I have felt this very clearly in the past two months as I have been publishing, selling and buying art at the wonderful Hic Et Nunc platform. This whole text comes from just one single thought: I feel very connected with the pieces I have bought or even collected for free, so much more connected than with any "like" I may have thrown around in social media platforms where I also see artists' artworks. Again, don't get me wrong: I am not against such platforms, I do think they have a function and an utility. I get to know about artists, I discover content that I would probably don't find otherwise. But at the same time, the very way such platforms are designed pushes the consumer  to keep looking for more, instead of taking the time to savour and palate this one piece I have just found. Am I too focused on discovering more, vs indulging in the pleasure of experiencing what I already have?

Streaming platforms are a bit like dating apps. You go on an endless stream of dates sometimes without a chance to actually get to know the other person properly, because there are so many other people in the platform that might be "better". Better for what? We are all full of nuances and no one is perfect or an absolute "best", not even partially "better" in absolute terms. Since it's all subjective, because our own experiencing self is a subjective individual, there is actually a danger in getting lost in all the noise of endless lists of recommendations / playlists / people who watched this watched that / articles bought along with / etc., because none of those lists actually picks up your true subjectivity. But sometimes we blindly enlist ourselves in this quest for the next piece of content / product that will somehow meet our subjective needs, only to lose sight progressively of the shore we actually wanted (or needed) to swim to.

I recently have seen advertisements for streaming art services. You sign up, connect your Smart TV or other display, and choose among the thousands of artworks / styles / artists. For some reason this creates much dissonance to me. While I do appreciate any effort to make art reach more people, there is something to this that somehow devalues the art within. At the same time, I am exploring how to build a similar service to make art appear in public displays, reusing existing digital signage infrastructure. But in your own home... things should be more personal. And, to me, more personal requires an effort.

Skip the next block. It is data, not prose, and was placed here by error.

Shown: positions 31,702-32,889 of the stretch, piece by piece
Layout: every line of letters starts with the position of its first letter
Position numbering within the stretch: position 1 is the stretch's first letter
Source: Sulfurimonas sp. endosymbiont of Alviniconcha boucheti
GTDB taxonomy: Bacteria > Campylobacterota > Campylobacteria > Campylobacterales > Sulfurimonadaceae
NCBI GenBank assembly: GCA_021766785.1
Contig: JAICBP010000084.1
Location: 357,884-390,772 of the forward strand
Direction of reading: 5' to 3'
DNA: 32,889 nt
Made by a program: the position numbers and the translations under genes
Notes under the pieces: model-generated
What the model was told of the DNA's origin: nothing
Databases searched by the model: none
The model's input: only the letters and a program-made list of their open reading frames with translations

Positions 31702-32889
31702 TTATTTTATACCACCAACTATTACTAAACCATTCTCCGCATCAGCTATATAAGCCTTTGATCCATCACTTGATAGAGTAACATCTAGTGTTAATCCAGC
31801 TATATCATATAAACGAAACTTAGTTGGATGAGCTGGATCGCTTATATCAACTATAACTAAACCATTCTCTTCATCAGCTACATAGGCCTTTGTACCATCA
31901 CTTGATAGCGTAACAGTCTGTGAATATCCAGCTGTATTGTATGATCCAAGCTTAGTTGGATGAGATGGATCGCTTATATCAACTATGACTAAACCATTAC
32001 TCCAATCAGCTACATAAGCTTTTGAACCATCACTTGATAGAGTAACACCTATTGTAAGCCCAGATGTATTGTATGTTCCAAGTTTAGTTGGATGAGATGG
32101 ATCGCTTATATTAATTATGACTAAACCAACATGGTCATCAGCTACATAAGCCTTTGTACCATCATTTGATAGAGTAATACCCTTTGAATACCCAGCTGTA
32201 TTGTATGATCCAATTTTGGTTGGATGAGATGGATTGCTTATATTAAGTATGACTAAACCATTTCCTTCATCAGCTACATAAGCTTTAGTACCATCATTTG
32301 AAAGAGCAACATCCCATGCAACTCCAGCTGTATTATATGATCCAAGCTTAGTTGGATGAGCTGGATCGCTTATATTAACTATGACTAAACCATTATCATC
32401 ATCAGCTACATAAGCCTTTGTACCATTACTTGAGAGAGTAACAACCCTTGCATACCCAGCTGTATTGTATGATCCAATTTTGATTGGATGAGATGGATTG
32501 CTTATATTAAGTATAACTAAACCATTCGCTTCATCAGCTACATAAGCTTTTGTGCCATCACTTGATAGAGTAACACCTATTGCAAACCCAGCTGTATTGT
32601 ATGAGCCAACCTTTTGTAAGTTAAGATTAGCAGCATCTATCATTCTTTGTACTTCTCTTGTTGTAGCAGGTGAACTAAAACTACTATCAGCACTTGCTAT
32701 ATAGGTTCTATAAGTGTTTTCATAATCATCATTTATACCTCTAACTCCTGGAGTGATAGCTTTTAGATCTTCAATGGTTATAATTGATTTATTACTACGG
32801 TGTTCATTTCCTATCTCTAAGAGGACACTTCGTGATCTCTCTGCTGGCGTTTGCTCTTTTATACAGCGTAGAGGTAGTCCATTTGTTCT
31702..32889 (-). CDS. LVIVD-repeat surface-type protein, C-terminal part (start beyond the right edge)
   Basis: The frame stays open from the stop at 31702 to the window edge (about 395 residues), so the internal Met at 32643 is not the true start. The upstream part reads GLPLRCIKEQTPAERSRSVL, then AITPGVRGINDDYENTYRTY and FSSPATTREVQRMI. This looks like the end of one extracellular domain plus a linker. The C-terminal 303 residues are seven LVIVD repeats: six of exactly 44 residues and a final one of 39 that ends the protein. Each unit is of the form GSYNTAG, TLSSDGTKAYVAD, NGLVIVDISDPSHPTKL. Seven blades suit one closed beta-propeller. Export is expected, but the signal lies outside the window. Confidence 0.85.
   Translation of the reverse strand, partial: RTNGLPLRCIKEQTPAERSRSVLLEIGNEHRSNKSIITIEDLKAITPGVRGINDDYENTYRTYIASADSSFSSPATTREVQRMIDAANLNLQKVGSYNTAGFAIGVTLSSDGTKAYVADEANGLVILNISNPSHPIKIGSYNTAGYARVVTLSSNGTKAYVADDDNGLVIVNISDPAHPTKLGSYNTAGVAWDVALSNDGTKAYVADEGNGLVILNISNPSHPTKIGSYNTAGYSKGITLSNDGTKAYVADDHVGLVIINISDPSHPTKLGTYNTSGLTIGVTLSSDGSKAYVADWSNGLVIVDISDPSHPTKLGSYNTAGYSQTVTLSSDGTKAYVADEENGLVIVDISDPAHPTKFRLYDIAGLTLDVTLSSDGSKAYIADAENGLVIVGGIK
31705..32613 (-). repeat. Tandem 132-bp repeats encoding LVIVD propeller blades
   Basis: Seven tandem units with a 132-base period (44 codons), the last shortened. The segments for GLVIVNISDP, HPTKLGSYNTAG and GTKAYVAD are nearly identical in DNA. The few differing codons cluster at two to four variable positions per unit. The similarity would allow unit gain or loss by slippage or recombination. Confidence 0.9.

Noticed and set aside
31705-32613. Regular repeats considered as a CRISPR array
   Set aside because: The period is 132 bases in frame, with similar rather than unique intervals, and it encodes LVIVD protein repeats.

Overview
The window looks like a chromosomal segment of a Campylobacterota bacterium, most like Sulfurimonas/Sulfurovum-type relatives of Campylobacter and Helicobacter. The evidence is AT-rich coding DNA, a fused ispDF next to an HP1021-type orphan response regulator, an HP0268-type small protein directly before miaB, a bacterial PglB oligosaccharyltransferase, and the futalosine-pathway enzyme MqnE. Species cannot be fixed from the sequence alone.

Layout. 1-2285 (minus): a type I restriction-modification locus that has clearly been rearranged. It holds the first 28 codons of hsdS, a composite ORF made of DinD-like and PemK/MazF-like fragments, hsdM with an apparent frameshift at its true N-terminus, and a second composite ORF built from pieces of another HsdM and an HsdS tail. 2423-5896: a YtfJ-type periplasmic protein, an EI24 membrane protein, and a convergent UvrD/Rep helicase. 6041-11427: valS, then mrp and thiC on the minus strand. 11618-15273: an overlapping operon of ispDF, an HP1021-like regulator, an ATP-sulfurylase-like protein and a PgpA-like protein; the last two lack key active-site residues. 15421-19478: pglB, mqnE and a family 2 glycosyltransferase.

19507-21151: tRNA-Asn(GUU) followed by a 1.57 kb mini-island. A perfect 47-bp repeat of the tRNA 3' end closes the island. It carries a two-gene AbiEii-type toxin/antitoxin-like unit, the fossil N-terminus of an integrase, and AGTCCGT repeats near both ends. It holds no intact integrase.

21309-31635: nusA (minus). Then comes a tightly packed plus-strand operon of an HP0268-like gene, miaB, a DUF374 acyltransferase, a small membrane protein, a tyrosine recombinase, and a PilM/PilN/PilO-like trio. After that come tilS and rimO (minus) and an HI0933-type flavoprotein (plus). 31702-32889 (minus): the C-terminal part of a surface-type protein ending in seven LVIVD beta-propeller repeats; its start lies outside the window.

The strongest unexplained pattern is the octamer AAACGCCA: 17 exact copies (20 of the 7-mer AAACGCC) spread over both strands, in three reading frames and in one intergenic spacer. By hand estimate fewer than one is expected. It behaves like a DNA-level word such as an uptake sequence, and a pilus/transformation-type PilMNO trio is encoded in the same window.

(above, Lucas & Arthur Jussen – Bach: 'Gottes Zeit ist die allerbeste Zeit', BWV 106: 2a (Transcr. Kurtág), Live recording – 25 June 2019, Konzerthaus Dortmund From the album ‘Bach’)

To me it's an infinite joy to just listen to one of the late 70s  albums by Genesis, for example, even whey they may be a bit difficult in some passages, having the patience to understand what's in there. Listen to all the things they had to say musically. Appreciate the nuances. Play this piano transcription for 4 hands of Gottes Zeit Ist Die Allerbeste Zeit, BWV 106 by Johann Sebastian Bach, pay attention to it. Look at a painting in an exhibition by Emil Nolde, Sandra Delaunay, so many others, and stare to it for a while letting it move the cranks, light up nooks deep inside myself (what is that going on anyway?). Admire in wonder the works I am collecting in Hic Et Nunc (click on "collection" and be patient, there is much to see and takes a while to load).

(above, Landing by @Len_Chi, collected on Hic Et Nunc, something it took me effort to buy and effort to let it sink - but it pays off. There are still some original, "signed by the author" copies available here).

I am sure the joy in all that comes from the subjective individual having to make an effort. Going to a gallery is an effort that tells you that the artworks are a priori actually worth your time and your walking there. Picking consciously an album by Genesis, Bach or the band you need right there and then is an effort. Purchasing art in Hic Et Nunc because it speaks to you rather than just tapping the heart icon of the same artwork on Instagram or Twitter is an effort.

An effort that pays you back in unmeasurable ways.

PS: as I write this, I am listening to a Spotify playlist "made for me" by some mix of human - algorithmic curation, which is totally fine. Please understand that there is a space for everything, obviously. But let's not forget that nice Aristotelian principle of the intermediate as a virtue. This text is just a vote for equilibrium and making conscious choices.